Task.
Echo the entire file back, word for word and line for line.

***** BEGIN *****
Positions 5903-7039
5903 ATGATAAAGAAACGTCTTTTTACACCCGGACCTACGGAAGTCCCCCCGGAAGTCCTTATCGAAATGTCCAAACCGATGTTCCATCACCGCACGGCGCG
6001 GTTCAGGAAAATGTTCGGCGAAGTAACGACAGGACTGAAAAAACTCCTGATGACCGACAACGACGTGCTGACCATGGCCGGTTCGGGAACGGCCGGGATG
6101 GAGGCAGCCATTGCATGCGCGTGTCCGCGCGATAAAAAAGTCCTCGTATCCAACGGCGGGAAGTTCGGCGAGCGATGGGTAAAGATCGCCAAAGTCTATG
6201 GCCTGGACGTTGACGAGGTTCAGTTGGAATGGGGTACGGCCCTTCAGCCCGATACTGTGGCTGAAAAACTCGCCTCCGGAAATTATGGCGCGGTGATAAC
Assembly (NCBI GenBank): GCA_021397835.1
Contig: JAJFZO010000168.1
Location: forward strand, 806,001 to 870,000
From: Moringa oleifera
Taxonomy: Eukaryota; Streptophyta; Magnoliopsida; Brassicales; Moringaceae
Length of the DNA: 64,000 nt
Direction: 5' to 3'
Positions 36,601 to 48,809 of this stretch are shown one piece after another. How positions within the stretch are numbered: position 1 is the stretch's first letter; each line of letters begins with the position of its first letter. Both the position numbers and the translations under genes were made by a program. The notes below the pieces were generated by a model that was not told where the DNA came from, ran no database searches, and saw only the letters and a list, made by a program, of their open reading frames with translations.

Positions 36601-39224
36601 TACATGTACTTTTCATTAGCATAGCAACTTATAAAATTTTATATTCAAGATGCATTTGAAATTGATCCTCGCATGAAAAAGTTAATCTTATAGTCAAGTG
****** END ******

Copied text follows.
Positions 5903-7039
5903 ATGATAAAGAAACGTCTTTTTACACCCGGACCTACGGAAGTCCCCCCGGAAGTCCTTATCGAAATGTCCAAACCGATGTTCCATCACCGCACGGCGCG
6001 GTTCAGGAAAATGTTCGGCGAAGTAACGACAGGACTGAAAAAACTCCTGATGACCGACAACGACGTGCTGACCATGGCCGGTTCGGGAACGGCCGGGATG
6101 GAGGCAGCCATTGCATGCGCGTGTCCGCGCGATAAAAAAGTCCTCGTATCCAACGGCGGGAAGTTCGGCGAGCGATGGGTAAAGATCGCCAAAGTCTATG
6201 GCCTGGACGTTGACGAGGTTCAGTTGGAATGGGGTACGGCCCTTCAGCCCGATACTGTGGCTGAAAAACTCGCCTCCGGAAATTATGGCGCGGTGATAAC
Assembly (NCBI GenBank): GCA_021397835.1
Contig: JAJFZO010000168.1
Location: forward strand, 806,001 to 870,000
From: Moringa oleifera
Taxonomy: Eukaryota; Streptophyta; Magnoliopsida; Brassicales; Moringaceae
Length of the DNA: 64,000 nt
Direction: 5' to 3'
Positions 36,601 to 48,809 of this stretch are shown one piece after another. How positions within the stretch are numbered: position 1 is the stretch's first letter; each line of letters begins with the position of its first letter. Both the position numbers and the translations under genes were made by a program. The notes below the pieces were generated by a model that was not told where the DNA came from, ran no database searches, and saw only the letters and a list, made by a program, of their open reading frames with translations.

Positions 36601-39224
36601 TACATGTACTTTTCATTAGCATAGCAACTTATAAAATTTTATATTCAAGATGCATTTGAAATTGATCCTCGCATGAAAAAGTTAATCTTATAGTCAAGTG